“Consider how we Sri Lankans have been poor at solving issues. We do not address troubles of our youth in time. Alternatively we just let them get worse, let the pressure of aggravation develop up so our youth take up arms and rebel. That is when we bring out our tried and tested resolution, don’t we?
“Consider how we handled troubles faced by minorities in our nation. We have recognized these difficulties, have set up so numerous commissions, held inquiries and have signed a number of pacts. Despite the diligence with which gentlemen tasked with obtaining options worked, when it came to implementation, we just shelved the reports and ditched the Pacts, didn’t we? We had a tried and tested response when challenged on this efficiency.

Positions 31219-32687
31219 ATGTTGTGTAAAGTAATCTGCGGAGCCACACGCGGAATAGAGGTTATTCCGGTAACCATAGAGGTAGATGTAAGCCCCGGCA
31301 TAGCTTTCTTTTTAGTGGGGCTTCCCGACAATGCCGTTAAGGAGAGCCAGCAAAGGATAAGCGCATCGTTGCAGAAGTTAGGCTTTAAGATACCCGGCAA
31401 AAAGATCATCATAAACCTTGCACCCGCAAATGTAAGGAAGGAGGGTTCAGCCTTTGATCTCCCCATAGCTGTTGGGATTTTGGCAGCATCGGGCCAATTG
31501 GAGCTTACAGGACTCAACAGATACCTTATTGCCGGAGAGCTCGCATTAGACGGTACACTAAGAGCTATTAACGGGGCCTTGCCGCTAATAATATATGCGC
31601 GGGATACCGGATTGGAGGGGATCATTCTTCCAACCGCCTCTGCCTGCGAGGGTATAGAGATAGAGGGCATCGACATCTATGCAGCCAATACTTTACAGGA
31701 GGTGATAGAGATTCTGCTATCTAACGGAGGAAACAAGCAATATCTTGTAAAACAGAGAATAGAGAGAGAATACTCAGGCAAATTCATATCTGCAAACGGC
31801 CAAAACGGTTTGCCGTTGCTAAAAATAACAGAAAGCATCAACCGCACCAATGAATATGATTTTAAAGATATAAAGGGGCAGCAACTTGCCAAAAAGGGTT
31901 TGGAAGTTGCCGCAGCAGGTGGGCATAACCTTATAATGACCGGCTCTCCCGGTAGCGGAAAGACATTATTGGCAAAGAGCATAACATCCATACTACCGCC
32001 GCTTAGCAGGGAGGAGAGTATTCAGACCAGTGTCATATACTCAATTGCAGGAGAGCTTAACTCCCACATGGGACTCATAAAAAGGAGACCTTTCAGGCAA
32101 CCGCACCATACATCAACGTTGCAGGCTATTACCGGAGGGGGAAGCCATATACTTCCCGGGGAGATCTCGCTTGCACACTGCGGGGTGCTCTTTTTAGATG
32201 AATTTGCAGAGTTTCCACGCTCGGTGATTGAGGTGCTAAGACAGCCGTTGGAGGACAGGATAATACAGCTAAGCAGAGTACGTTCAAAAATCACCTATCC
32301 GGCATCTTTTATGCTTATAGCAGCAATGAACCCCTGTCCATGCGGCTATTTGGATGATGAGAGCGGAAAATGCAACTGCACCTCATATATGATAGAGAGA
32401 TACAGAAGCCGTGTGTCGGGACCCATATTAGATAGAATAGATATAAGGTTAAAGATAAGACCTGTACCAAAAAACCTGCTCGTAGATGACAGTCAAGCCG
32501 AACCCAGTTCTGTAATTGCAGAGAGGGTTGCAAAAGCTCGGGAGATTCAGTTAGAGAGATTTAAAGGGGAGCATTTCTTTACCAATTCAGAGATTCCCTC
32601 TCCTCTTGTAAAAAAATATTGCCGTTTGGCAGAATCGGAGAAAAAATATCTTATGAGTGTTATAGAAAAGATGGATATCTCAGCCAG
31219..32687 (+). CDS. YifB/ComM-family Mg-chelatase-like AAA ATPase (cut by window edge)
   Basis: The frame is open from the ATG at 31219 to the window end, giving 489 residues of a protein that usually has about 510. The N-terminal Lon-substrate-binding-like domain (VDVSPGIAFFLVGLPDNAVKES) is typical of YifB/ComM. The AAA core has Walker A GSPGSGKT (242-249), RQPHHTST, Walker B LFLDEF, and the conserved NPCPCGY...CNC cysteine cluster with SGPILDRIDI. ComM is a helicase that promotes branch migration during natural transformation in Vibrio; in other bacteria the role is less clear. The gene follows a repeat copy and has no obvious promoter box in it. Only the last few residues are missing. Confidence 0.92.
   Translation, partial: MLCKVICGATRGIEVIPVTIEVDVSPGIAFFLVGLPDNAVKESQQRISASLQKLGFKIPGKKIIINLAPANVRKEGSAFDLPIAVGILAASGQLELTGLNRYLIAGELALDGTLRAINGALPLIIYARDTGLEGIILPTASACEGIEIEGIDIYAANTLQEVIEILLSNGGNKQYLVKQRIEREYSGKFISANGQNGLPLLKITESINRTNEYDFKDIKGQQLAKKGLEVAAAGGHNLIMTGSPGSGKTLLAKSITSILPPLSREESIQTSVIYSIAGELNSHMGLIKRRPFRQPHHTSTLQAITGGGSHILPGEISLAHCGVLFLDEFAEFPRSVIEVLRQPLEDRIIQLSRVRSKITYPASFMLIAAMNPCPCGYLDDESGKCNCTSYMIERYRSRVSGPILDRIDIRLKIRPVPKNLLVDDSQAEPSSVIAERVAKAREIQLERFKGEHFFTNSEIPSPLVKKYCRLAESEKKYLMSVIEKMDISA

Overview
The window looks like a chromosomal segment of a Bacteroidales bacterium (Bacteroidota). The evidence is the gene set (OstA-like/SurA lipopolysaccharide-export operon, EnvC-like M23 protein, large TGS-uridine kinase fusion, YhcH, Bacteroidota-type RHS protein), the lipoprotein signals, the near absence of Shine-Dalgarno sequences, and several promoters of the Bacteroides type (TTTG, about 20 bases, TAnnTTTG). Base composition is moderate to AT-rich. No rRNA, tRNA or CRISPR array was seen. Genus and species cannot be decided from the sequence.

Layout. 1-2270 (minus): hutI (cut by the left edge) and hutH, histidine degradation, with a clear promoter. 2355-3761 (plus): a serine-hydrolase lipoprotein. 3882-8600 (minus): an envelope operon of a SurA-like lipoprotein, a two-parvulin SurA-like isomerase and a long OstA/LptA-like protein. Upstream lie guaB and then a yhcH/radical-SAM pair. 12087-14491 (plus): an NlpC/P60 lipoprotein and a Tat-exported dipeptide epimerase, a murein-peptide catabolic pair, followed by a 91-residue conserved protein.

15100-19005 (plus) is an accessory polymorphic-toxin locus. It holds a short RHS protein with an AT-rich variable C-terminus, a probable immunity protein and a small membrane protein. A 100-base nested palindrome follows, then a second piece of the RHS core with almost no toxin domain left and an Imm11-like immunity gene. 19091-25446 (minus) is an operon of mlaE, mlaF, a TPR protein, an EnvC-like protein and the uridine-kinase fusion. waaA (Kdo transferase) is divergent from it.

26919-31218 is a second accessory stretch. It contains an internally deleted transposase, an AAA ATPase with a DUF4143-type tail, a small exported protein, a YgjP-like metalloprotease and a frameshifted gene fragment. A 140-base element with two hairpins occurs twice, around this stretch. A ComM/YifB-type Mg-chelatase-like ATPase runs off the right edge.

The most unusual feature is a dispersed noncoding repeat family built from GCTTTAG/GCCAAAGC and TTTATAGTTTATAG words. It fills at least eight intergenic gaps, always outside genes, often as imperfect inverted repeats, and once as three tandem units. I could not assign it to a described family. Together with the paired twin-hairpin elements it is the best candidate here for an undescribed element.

The PM, provided his track record in politics should have felt duty bound to feel of a extended term solution. Right after all, throughout his extended profession, he had observed, amongst other items, how his uncle sponsored the riots of 1977 and 1983, how his mates travelled to the North to make certain that the library was burnt, how the Hanuman army forced an Accord on us, how a previous president ordered the surrender of some 600 policemen who had been then lined up and shot, and, above all, he have to have been a bit far more than bystander of the brutality with which the rebellion in the 1988-90 period was put down.
Desirous of placing all that in the previous, we welcome his devolution plan to attain ever-lasting peace in our country.